Hands-on Gear Review
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Pros: Climb great, low-bulk
Cons: Durability, not enough cushion for big approaches
Best Uses: Big wall climbing, alpine rock, cragging
Manufacturer: Five Ten
The Five Ten Guide Tennie is a great approach shoe for easy 5th class climbing. It is the favorite of many guides because you can confidently climb easy routes without needing to put on free climbing shoes. I have even climbed The Nose on El Capitan a few times in only these shoes I only led the upper half of the route, which requires less free climbing than the bottom half. It is good for a few big walls but generally will not last more than five, about average for an approach shoe.
I have used them a ton on easy Sierra routes and walls. They are perfect for long Tuolumne 5.5 or 5.6 routes. If you are looking for a shoe to just get you to the crags or want a shoe for massive hikes, we would go with the Evolv Escapist, which is $20 less expensive and better on long approaches (but does not edge or climb nearly as well as the Guide Tennie or a climbing shoe). If you want a shoe that is more durable and works better on big walls, get the Five Ten Camp Four, La Sportiva Boulder X or the Scarpa Zen. If you want a shoe that is light for multi-pitch climbs with moderate descents, get the Five Ten DAescent Men's. For the ultimate climbing approach shoe, go with the La Sportiva Ganda. That said, the Ganda is twice the price and at $200, they are almost scary to climb in as you worry about babying them so much. In conclusion, for the price, the Five Ten Guide Tennie is probably the best climbing approach shoe out there for busting 5th class moves.
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OutdoorGearLab Editors' Hands-on Review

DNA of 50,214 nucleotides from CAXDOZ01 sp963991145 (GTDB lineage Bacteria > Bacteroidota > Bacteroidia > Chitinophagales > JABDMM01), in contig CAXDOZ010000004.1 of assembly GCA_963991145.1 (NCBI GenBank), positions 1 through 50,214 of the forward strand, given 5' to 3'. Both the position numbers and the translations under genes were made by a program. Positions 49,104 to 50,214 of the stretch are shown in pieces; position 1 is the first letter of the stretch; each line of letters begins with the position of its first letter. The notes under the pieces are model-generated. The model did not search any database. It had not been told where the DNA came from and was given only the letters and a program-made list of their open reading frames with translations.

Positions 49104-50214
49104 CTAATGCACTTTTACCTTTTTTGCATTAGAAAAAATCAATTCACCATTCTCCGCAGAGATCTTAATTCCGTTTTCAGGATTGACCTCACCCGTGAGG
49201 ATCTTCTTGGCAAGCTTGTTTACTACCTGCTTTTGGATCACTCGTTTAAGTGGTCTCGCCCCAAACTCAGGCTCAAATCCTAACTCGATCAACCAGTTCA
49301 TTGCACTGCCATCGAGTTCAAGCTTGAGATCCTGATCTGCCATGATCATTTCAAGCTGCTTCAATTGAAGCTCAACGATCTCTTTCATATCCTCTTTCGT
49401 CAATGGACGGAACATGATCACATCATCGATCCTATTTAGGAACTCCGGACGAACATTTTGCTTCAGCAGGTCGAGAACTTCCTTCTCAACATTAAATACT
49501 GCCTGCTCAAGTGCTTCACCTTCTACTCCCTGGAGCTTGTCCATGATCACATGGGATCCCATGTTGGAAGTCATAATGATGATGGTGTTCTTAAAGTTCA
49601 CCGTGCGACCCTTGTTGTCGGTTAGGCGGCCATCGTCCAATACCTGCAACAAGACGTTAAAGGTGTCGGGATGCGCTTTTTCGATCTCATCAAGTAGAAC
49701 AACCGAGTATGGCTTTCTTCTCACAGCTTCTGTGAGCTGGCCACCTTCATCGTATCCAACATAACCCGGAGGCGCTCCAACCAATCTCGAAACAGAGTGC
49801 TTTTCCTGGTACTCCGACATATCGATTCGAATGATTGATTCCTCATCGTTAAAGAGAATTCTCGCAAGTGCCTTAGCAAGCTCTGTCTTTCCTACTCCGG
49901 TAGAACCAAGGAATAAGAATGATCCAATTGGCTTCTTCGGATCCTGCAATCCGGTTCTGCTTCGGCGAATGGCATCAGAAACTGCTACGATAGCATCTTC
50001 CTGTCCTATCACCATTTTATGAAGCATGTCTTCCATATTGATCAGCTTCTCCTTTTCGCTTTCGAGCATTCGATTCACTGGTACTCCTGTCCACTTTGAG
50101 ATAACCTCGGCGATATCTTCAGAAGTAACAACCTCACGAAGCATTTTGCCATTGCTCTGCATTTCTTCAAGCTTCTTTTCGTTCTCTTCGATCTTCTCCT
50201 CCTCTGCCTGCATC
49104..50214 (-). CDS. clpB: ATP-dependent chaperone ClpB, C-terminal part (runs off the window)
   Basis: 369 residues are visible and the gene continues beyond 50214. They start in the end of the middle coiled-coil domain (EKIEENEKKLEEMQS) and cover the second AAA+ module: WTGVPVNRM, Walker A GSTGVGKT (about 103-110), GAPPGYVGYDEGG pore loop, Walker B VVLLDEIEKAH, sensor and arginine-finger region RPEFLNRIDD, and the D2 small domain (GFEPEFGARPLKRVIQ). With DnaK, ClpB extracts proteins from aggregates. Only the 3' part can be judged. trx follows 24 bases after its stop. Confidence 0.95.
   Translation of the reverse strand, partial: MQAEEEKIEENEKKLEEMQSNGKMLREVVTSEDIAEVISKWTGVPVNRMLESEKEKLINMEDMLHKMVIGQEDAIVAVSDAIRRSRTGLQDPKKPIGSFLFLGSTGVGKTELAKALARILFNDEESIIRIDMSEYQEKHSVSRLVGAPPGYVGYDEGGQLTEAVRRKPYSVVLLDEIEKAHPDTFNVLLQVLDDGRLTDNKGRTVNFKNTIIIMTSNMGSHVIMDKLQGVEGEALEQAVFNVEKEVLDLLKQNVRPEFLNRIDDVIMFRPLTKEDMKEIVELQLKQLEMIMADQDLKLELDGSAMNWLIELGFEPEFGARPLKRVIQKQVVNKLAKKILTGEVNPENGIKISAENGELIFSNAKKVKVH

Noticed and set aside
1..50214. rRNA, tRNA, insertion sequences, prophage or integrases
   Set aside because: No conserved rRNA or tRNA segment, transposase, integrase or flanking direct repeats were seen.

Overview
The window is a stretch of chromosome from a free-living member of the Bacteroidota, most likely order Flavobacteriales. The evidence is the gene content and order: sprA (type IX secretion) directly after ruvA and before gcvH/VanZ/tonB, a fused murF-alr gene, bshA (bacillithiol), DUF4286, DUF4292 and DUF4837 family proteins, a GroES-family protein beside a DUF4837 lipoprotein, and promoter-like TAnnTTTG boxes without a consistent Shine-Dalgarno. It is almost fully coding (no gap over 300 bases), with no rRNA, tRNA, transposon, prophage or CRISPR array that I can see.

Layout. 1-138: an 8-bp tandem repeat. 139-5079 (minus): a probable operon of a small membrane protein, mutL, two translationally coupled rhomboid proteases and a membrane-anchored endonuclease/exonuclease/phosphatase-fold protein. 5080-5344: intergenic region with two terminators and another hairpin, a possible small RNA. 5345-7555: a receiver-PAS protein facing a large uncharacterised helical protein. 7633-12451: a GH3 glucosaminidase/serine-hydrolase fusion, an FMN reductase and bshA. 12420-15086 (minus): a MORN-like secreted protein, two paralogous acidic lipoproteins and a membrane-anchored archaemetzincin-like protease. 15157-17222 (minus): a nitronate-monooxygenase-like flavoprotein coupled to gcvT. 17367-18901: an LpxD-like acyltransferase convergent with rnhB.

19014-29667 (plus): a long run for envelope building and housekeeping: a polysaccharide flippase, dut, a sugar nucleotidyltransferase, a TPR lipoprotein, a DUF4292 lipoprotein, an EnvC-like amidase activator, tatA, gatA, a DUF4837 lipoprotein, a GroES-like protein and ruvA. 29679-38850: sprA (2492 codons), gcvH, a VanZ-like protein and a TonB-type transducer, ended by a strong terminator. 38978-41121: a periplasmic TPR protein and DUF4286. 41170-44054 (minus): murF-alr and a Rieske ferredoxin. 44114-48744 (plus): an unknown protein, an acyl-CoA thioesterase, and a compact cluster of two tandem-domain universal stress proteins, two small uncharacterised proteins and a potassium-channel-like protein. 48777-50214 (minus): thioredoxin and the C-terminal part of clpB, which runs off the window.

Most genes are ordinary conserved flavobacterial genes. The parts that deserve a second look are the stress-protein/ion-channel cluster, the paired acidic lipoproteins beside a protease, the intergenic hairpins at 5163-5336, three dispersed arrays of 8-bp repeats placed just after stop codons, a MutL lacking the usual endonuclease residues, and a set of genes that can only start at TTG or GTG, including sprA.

This approach shoe climbs better than about any other for several reasons:
They are great for multi-pitch climbs with a walk-off because they are relatively light weight and not too bulky. This makes them convenient to put in an extra pack or clip to the side of your harness. They weigh about 1.5 pounds for a pair (size 10) whereas most other shoes like the La Sportiva Boulder X weigh over 2 pounds. They also perform moderately well at parkour or free running stunts with the sticky, low profile, dot tread.
What makes these shoes climb so well also makes them not ideal for long approaches. Their thin soles leave your feet tired if you cross large talus fields and the absence of big tread makes them slippery on steep dirt. That is the tradeoff for having them climb so well. I would rate these middle of the road for durability. They probably won't fall apart after one big wall or giant approach, but probably will start coming apart after four big walls. This is about average for approach shoes but a shoe like the Five Ten Camp 4 is much more durable.
These excel on long routes with lots of easy 5th class and not too big of an approach. I like them on big walls because they give you confidence to step out of your aiders and bust a few free moves. However, they are thin so if you are standing in aiders for leads of two-plus hours your feet will get tired. They are ideal in a place like Tuolumne Meadows with short approaches and descents and lots of easy but exposed slab climbing just below and above the climbs.
This shoe is a good value if you will do lots of scrambling and generally take care of them. If you are doing a lot of big walls, which puts a ton of wear on shoes, they are expensive considering that you might trash them after only a few walls.
Check out this year's more lightweight and breathable version, Five Ten Guide Tennie Canvas. This new canvas shoe also comes in a high-top version, the Guide Tennie Canvas Mid, $140.
If you're looking for the women's version of the Guide Tennie, check out the Five Ten Guide Tennie - Women's, $115.
— Chris McNamara
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OutdoorGearLab Member Reviews
Most recent review: April 18, 2014
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